Why Indians are Too Stupid to Build Toilets – were it not for the Media!
There has been a ghastly rape in some Indian village. Two girls got raped and later hanged by the perpetrators after “they left their toilet-less home during the night to relieve themselves”.
Toilets are not the problem in India …
Now Crisismaven actually was as old as these girls when in the heart of Europe, in rural areas as well as in the large cities, we still had no toilets but ramshackle wooden sheds in the backyard. You got your private parts frozen when you went out there in winter.
So, we even had stools with pots in them and then in the morning we’d empty them into that hole in the ground. That saved us from having to go out there in the dark and the cold (and no, at least grown men and women did not fear the dark out there – it was just easier to use the pot overnight).
In some areas city councils made it mandatory to get these holes emptied regularly. This was the job of a special “caste” of entrepreneurs that were not held in great esteem, but everyone needed them.
… nor are Indians too stupid to defecate closer to home!
Now are our Western media (and their urban, Western-educated Indian followers too) suggesting that the average Indian farmer or rural blacksmith (or whatever) is just too stupid to make the transition to the twenty-first century?
Or is there maybe a reason that is far more practical to this custom even if it means wandering far afield?
One of India’s methods of fertilisation: open-field defecation!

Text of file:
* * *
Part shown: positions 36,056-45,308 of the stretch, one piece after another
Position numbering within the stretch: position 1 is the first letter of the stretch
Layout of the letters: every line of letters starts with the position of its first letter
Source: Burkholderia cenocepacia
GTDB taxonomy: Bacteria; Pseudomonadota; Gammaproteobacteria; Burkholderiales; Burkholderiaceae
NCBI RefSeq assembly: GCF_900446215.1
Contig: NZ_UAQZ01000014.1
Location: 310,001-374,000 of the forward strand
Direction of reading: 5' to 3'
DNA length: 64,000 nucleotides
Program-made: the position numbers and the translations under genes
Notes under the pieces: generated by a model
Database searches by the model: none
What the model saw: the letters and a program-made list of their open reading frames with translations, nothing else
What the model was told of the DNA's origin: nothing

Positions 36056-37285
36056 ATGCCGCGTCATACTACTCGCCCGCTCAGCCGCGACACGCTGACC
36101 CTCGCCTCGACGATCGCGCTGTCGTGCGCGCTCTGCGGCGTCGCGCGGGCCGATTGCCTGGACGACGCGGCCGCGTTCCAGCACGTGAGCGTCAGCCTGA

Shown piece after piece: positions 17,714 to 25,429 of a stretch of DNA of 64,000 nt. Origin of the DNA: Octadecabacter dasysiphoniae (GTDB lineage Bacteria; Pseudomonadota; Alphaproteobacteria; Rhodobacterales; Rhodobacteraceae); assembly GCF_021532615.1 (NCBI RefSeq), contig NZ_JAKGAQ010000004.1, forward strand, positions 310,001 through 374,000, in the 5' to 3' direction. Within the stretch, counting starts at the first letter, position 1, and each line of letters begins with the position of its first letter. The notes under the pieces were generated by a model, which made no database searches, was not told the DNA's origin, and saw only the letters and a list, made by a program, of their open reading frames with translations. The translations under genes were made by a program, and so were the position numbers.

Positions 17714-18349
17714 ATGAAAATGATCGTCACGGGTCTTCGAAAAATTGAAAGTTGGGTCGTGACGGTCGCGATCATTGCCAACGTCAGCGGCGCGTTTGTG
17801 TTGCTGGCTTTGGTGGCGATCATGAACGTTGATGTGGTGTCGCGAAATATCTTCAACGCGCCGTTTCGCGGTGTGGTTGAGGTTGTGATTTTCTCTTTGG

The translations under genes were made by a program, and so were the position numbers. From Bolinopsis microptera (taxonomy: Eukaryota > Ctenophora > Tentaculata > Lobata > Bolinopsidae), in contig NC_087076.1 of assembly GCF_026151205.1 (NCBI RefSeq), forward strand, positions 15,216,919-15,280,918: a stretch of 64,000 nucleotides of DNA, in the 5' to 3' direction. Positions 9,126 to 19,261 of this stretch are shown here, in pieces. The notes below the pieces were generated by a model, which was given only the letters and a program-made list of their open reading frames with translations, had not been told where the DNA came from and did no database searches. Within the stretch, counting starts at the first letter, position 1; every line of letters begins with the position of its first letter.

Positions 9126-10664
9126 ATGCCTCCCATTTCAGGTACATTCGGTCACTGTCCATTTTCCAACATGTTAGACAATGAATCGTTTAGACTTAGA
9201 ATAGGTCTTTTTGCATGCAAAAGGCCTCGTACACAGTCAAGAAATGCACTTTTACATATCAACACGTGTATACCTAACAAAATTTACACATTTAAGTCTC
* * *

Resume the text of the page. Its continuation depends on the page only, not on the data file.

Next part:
In many areas this has been practiced for thousands of years and the success of their sustainable agriculture depends on the method.
Let’s take this back a bit to Indira Gandhi’s population control craze: Back then, in the late 1970s, the Indian government unleashed a campaign of “voluntary sterilisation” esp. for men. However, while they may have offered incentives to the men to let themselves be sterilised, they also offered a “per case” incentive to the doctors who traveled the countryside with mobile operating theatres under police or military protection.
Since the men began to hide when news of such a posse about to visit their village spread, these gangs adapted their method.
They lay in wait for the farmers when, at the break of dawn, they would wander into their fields for their “morning toilet”. Soon men would not go anymore.
Like with Mao’s Great Leap Forward in China (as an example of another socialist experiment) between 1958 and 1962, soon fields became less fertile. Harvests became smaller and in some areas it took years to reach the “pre-sterilisation” levels of crop yields.
Now, CrisisMaven wonders: will those who advocate toilets in these regions of India not only give them a toilet (a small one-off investment for any gung-ho charity) but will they then also pay for their fertiliser for years to come? Or will they simply learn not to apply Western standards to cultures that are anyway a lot older than theirs?